Fri, 02/12/2010 - 09:56 — apsmith

My criticism of various claims about "Combined Heat and Power" (CHP) or cogeneration systems was something I had thought I could keep brief, since the issue was intuitively clear to me. But explaining my understanding of the subject in straightforward non-scientific language has proven trickier than I'd expected. This post constitutes part 2, and will cover problems with many claims of "efficiency" in heating systems; part 3 will be more specifically focused on the several different types of CHP, what is good about them, and what is frequently over-hyped.

Part 1 in this series reviewed the basic thermodynamic principles regarding energy and entropy. In particular, not all energy is "useful" in the thermodynamic sense of being available to perform real work. The way in which useful energy is "used up" is through conversion to low-temperature heat, primarily through inefficiencies that bring irreversibility to exchanges of energy between different useful forms. Energy in the form of heat at the temperature of your surroundings has a useful-energy fraction of zero - it is all waste at that point.

**Efficiency**

'Efficiency' can have several meanings. One of these, which I will refer to as "thermodynamic efficiency", is best defined in terms of this 'inefficiency' or 'waste'. "Using up" useful energy means turning it into waste heat at ambient temperature. Exchanging energy between its different useful forms, for example chemical (in fuel), electrical, gravitational (the energy stored by water in hydro-electric dams) only diminishes the "useful" portion of that energy inasmuch as "waste" heat is dissipated into the environment in these transformations. If that waste were eliminated somehow then you could keep transforming that energy back and forth between its different useful forms without limit, and at the end you'd have the same total energy you started with. It is only through dissipation of waste heat that useful energy is lost.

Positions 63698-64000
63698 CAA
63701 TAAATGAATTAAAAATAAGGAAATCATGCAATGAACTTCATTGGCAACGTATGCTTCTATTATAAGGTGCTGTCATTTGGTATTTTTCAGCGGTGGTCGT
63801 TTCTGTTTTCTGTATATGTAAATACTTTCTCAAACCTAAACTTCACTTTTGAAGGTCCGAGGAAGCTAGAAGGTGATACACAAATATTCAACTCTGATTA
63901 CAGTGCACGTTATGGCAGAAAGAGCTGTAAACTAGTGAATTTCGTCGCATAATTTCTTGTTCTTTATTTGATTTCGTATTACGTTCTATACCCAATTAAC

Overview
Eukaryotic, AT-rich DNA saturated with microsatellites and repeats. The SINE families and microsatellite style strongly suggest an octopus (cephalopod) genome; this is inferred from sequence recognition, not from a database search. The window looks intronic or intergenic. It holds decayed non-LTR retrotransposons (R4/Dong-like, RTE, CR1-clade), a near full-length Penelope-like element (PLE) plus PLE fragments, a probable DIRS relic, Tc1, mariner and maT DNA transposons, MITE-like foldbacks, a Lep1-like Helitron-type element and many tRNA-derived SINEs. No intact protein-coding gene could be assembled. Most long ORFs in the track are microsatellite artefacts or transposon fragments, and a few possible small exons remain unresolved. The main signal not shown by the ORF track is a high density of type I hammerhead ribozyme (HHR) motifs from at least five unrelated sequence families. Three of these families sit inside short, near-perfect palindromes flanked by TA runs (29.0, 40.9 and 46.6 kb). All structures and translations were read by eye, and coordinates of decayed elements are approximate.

So, for a given process involving a starting quantity of useful energy E_in, a well-defined quantity E_waste is "used up" and dissipated to the environment. That gives us a well-defined waste fraction f = E_waste/E_in (this ratio must always be between zero and 1).

The thermodynamic efficiency is then the fraction of useful energy remaining at the end of the process: 1 - f, which must also be between 0 and 1, or expressed as a percentage, this efficiency must be between 0% and 100%.

The other primary meaning for 'efficiency' relates the end-use purpose to the input energy; I will refer to this meaning as 'nominal efficiency'. For a given quantity U of final "utility", the ratio U/E_in provides a measure of the efficiency of the system. If the system in question is an industrial facility, making steel for instance, then U would be measured in tons of steel, and the ratio U/E_in could have the dimension of tons of steel per Btu of input energy. Increasing that ratio means improving the efficiency of the system, at least as far as energy inputs are concerned. Similarly, if the output of interest is lighting, the number of lumens per watt is a way to measure this "nominal efficiency". If the output of interest is transportation distance then miles per gallon of hydrocarbon fuel is essentially the same kind of nominal efficiency measure.

In cases where the useful output U is measured in energy terms, the ratio appears to be a dimensionless number similar to that in the definition of thermodynamic efficiency. Sometimes the two terms are the same. In particular, when the output U is restricted to purely useful forms of energy such as electrical energy or the potential energy of pumped water, then the two definitions of efficiency match (as long as E_in includes *all* the inputs).